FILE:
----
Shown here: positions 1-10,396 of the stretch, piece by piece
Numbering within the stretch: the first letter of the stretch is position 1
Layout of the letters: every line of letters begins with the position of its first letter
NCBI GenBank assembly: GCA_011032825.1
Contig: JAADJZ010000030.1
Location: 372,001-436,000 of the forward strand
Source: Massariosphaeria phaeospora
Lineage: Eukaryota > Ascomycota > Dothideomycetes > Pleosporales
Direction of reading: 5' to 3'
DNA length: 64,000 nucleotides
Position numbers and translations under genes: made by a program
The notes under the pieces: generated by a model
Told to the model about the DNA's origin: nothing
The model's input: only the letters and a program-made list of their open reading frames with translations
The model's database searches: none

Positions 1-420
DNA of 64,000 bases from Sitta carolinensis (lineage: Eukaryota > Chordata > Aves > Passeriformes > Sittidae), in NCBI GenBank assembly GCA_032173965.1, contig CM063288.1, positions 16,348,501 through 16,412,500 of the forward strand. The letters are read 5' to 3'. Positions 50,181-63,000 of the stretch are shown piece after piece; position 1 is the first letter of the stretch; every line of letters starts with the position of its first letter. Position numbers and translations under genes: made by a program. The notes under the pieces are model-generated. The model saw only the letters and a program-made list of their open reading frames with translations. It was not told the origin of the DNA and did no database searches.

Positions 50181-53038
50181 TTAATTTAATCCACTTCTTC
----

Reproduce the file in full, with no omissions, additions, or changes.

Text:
Shown here: positions 1-10,396 of the stretch, piece by piece
Numbering within the stretch: the first letter of the stretch is position 1
Layout of the letters: every line of letters begins with the position of its first letter
NCBI GenBank assembly: GCA_011032825.1
Contig: JAADJZ010000030.1
Location: 372,001-436,000 of the forward strand
Source: Massariosphaeria phaeospora
Lineage: Eukaryota > Ascomycota > Dothideomycetes > Pleosporales
Direction of reading: 5' to 3'
DNA length: 64,000 nucleotides
Position numbers and translations under genes: made by a program
The notes under the pieces: generated by a model
Told to the model about the DNA's origin: nothing
The model's input: only the letters and a program-made list of their open reading frames with translations
The model's database searches: none

Positions 1-420
DNA of 64,000 bases from Sitta carolinensis (lineage: Eukaryota > Chordata > Aves > Passeriformes > Sittidae), in NCBI GenBank assembly GCA_032173965.1, contig CM063288.1, positions 16,348,501 through 16,412,500 of the forward strand. The letters are read 5' to 3'. Positions 50,181-63,000 of the stretch are shown piece after piece; position 1 is the first letter of the stretch; every line of letters starts with the position of its first letter. Position numbers and translations under genes: made by a program. The notes under the pieces are model-generated. The model saw only the letters and a program-made list of their open reading frames with translations. It was not told the origin of the DNA and did no database searches.

Positions 50181-53038
50181 TTAATTTAATCCACTTCTTC